The growth rate of methane (CH4) showed fluctuations in the 1990s, with particularly large anomalies after the eruption of Mount Pinatubo in June 1991. The eruption injected about 18.5 Mt of sulphur dioxide (SO2) in the stratosphere, and triggered different photochemical effects, including feedbacks between climate and atmospheric photochemistry. These processes had both positive and negative impacts on the methane growth rate, affecting methane emissions and methane lifetime. We assess their magnitude using a steady state column model. We calculate the change in the chemical equilibrium state of our column atmosphere depending on emissions and atmospheric perturbations, as constrained by observations.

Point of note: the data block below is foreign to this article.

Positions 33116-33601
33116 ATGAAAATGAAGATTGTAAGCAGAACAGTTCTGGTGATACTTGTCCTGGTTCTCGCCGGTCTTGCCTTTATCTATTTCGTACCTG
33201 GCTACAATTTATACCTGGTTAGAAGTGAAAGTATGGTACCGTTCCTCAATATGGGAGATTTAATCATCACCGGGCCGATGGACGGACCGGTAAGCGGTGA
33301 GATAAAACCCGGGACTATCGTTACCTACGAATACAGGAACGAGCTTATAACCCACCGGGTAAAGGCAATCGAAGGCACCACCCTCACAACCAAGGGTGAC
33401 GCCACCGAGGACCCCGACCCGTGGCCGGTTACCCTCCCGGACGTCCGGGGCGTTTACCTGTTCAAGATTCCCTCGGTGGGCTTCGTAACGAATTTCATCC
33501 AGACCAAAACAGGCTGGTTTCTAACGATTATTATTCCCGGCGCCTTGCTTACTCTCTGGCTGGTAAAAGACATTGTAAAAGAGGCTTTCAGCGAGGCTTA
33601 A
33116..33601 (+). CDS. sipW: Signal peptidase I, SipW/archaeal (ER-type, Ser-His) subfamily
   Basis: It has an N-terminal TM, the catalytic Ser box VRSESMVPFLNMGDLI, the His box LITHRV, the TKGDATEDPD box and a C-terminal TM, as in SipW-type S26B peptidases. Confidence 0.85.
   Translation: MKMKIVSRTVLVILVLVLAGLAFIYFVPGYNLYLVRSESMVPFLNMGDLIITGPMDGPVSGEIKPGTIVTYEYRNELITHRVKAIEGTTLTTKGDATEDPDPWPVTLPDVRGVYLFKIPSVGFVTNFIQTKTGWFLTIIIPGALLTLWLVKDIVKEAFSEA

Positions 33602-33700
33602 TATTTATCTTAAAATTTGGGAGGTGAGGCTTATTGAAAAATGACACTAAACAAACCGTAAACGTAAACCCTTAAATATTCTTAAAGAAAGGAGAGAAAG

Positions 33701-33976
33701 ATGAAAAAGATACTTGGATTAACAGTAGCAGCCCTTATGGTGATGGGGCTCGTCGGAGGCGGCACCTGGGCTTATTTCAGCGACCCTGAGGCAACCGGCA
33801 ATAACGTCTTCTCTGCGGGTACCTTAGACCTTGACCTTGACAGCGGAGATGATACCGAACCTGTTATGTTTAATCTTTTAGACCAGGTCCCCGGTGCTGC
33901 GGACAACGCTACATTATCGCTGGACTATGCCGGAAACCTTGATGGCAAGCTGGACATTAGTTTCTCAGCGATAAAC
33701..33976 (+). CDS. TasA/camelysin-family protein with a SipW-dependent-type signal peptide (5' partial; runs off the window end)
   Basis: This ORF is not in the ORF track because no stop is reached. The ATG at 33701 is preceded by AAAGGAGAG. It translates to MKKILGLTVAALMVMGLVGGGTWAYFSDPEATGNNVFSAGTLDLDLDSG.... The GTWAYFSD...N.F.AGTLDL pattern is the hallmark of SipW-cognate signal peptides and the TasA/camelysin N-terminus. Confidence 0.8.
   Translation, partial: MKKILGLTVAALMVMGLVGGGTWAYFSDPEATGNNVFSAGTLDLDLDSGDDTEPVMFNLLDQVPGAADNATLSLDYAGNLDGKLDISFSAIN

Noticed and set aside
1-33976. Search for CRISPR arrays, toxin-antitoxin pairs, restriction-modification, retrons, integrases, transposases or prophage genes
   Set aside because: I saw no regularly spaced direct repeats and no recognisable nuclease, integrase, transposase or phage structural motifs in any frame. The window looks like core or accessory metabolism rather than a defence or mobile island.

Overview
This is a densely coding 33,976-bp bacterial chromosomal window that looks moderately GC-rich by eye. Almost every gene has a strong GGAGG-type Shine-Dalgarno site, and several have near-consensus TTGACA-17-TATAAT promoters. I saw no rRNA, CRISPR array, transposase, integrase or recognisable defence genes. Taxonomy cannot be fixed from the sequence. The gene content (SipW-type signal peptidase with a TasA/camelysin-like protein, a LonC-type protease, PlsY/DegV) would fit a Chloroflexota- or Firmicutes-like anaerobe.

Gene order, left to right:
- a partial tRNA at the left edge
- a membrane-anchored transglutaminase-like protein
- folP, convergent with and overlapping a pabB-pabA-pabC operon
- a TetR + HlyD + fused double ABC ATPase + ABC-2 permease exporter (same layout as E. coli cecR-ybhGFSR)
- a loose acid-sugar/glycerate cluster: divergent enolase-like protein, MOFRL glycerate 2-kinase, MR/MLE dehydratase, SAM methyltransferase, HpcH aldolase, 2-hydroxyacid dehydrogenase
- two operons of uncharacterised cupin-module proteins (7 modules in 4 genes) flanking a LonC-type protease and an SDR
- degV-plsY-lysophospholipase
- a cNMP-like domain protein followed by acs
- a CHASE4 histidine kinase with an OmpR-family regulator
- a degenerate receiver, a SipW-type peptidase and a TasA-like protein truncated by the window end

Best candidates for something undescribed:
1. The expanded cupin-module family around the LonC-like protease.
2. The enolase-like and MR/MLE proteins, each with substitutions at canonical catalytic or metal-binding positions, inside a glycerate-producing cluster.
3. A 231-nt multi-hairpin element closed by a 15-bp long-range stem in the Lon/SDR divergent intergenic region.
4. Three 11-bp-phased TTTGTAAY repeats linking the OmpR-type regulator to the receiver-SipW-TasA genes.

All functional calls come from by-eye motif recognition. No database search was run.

N Bândă, M Krol, M van Weele, T van Noije, T Röckmann. Sensitivity of methane to atmospheric and emission perturbations after the Pinatubo eruption
Year: 2011, Other information:
First ACCENT-Plus Symposium on Air Quality and Climate Change: Interactions and Feedbacks (13–16 September 2011, Urbino, Italy), ACCENT-Plus (Atmospheric Composition Change: the European Network-Policy Support and Science)